MOSCOW, November 25. /TASS/. Proposals for mining the isotope Helium-3 (He-3) on the Moon to provide humanity with a clean and efficient form of energy make no sense for the time being and should be seen as far-fetched speculations, the executive director for research programs and science at Russia’s corporation Roscosmos, Alexander Bloshenko, has told TASS in an interview.
"Currently there exist several insoluble technological problems that do not allow for building a Helium-3 reactor on Earth. Also, one should bear in mind the costs of mining and delivery of Helium-3 from the Moon. They will reduce to nothing its hypothetical advantages. For the time being this possibility looks nothing more than science fiction," Bloshenko said.
The amount of this isotope present in the upper layer of the lunar surface is insignificant, so producing it in sufficient amounts would require creating a lunar industry as big as gold-mining on Earth.
"Also, the share of He-3 in the lunar soil is very small. If gold were present on Earth in such amounts, its production would not be worthwhile," Bloshenko added.
He explained that the fusion of He-3 atoms, in contrast to the ordinary deuterium-tritium reaction which many countries have tried to accomplish for the past 50 years with no success, produces charged protons, but not neutrons. It is far easier to stop protons with magnetic fields and take off the energy.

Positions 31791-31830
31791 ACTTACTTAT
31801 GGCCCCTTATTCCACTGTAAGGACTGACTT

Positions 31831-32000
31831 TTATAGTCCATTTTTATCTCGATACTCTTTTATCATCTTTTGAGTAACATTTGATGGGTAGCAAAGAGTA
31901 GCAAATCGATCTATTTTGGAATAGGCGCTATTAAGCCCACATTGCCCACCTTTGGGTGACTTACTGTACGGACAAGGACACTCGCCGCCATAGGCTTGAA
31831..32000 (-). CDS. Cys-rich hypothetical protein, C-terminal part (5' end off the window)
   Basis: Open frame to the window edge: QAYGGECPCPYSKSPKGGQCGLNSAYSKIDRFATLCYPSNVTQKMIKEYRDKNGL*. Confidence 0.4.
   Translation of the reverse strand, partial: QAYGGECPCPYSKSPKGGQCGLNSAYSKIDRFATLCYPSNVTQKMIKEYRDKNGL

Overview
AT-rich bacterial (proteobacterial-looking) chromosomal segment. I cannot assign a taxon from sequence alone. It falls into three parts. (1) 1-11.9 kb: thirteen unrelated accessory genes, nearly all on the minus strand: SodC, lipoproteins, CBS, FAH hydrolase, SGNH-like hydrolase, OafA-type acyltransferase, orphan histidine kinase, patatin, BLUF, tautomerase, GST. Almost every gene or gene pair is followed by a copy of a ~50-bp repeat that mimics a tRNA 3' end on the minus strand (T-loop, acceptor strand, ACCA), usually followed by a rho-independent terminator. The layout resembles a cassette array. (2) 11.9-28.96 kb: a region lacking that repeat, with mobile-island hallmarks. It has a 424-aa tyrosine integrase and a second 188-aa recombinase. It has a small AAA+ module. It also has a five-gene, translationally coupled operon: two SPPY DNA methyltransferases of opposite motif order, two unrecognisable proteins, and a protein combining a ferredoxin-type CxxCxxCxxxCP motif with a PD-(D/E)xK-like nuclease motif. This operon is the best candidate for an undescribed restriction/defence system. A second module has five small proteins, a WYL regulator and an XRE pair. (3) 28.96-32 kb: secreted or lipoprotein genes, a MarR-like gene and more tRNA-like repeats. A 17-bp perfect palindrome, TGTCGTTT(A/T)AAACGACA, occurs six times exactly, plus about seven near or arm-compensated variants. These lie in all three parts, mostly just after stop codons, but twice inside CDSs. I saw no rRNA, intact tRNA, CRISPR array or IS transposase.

"It is noteworthy that the price to be paid for such an insignificant advantage is very high: in the deuterium-tritium reaction thermonuclear fusion is possible at temperatures above 100 million degrees Celsius. The He-3 reaction requires temperatures nine to ten times higher, in other words, about one billion degrees," Bloshenko went on.
He did not rule out that at some future date humanity would devise a solution for thermonuclear fusion at such temperatures, "but then He-3 isotopes will be unnecessary, because another chemical element that requires a similar critical temperature for fusion (1.3 billion degrees) is boron, which can be extracted in unlimited amounts from the oceans.
In 2018, the chief of the Indian Space Research organization, Dr. Kailasavadivoo Sivan, said that theoretically the amount of Helium-3 found on the Moon would keep the world energy industry going for at least 250 years.
At different times plans for extracting Helium-3 from the lunar soil existed in Russia, the United States and India. Currently Helium-3 is not mined on Earth. It is a product of decay of artificially produced tritium. In Russia, Helium-3 is produced by Rosatom enterprises — the industrial association Mayak and the JSC Isotope.